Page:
All the Ugly and Wonderful Things by Bryn Greenwood

Wonderful ThingsWayvonna Quinn was born in the back of a stranger’s car while her parents hitchhiked across Texas. Eight years later, her circumstances have improved. Barely.

Now living in a dilapidated farmhouse, Wavy’s trying to parent her infant brother. Her father runs a meth lab on the property and her mother barely functions. To say her life is difficult is an understatement. She is poor, abused, and afraid.

Then she meets Kellen. Kellen changes her life, they take care of each other—and care for each other, in a world that doesn’t want them. Aside from Wavy’s brother, Kellen is the only wonderful thing in her life. But when tragedy upends and exposes Wavy’s family, her life looks ugly to the outside.

All the Ugly and Wonderful Things (I received my review copy from the publisher) is an unexpectedly touching novel. Filled with tragedy and told effortlessly from multiple narrators, Bryn Greenwood’s novel is one that will stick with me for a long time. It’s a story that challenges the way you view the world. How and when is love appropriate? Are certain lines, if crossed, a forgivable offense? Can a 14 year old, who is an adult in nearly every way possible, be capable of adult feelings?

As Wavy falls in love with Kellen, a man who is much too old for her, the novel needs to be read with empathy and understanding. Greenwood does not romanticize the relationship; she is not sentimental about Wavy and Kellen. Instead she presents their brutal, hard-won existence with an honest, straightforward appeal that is, well, very appealing. I sincerely hope readers give this one a chance. It’s not an easy book to read, but it is worth it.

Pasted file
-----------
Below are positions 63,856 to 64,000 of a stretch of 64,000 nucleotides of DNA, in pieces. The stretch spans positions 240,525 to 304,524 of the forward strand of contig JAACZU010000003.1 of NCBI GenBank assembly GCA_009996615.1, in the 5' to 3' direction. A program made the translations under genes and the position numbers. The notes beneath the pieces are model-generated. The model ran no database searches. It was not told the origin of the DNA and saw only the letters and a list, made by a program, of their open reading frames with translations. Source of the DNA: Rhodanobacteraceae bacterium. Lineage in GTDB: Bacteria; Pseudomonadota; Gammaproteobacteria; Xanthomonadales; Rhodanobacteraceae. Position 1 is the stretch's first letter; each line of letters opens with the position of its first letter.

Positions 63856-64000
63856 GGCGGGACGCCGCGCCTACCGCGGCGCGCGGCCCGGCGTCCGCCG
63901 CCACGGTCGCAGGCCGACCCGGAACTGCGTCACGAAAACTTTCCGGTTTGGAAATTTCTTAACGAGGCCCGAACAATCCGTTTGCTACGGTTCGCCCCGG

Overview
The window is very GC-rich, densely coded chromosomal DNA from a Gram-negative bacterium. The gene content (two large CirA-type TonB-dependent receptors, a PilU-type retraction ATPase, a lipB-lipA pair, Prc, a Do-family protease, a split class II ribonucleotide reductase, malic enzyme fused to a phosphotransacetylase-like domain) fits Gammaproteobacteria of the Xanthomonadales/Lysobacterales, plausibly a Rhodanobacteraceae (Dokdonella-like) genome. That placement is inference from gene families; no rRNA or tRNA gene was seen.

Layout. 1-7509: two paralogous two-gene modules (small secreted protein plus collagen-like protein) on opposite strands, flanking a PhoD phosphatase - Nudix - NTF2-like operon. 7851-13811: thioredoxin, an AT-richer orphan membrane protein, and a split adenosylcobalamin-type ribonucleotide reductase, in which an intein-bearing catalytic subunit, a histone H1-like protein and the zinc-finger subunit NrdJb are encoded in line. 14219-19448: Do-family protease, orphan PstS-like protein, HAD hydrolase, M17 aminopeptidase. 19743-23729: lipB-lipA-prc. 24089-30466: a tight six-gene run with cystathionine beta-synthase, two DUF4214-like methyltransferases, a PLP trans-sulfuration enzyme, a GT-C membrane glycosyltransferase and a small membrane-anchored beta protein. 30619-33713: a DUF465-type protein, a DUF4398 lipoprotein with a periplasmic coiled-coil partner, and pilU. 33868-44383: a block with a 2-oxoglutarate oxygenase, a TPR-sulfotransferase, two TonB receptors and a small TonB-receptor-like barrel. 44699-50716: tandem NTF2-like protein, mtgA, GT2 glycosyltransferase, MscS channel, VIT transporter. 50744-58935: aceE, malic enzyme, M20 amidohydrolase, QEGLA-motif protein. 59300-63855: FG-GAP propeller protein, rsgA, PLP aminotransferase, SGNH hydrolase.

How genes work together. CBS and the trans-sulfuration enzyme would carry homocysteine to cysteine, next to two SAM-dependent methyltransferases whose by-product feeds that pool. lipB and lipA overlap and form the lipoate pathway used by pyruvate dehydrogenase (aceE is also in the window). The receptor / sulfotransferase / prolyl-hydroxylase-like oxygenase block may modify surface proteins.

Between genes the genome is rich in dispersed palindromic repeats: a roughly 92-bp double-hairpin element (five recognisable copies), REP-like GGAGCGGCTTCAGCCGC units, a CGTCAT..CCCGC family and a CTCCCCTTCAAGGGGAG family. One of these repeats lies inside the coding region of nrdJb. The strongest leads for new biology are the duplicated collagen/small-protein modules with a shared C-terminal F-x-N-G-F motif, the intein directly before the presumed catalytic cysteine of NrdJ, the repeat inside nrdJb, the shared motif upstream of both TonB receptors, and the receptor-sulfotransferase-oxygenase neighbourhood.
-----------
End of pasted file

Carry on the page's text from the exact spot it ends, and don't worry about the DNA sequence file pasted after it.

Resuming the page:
PS: Lolita it is not. Thankfully.

9 thoughts on “All the Ugly and Wonderful Things by Bryn Greenwood

  1. I’m honestly still not sure I can take this one, even if the author handles it super sensitively. Age differences in romance — particularly if there’s an imbalance of power — are one of my huge squicks. Might just not be for me.


    1. I think there are about 10 years between them, but it’s at such an important time frame that it seems like a lot. If there’s an imbalance of power, it’s in the girl’s favor. Still, given the topic, I might skip it if I were you, as the inappropriate relationship is definitely the most prevalent theme.


  2. This one sounds really, really interesting (although at first I thought this was a review of The Narrow Road to the Deep North because the cover was so familiar!). I made it through Lolita and Tampa so I might give it a go.


  3. I loved this book so much and yet it did not get much attention at all. I understand because the subject matter is controversial, but Greenwood handles it so beautifully. For me, it came down to power. This was not a relationship of power or control. It was caring and so age was not relevant.


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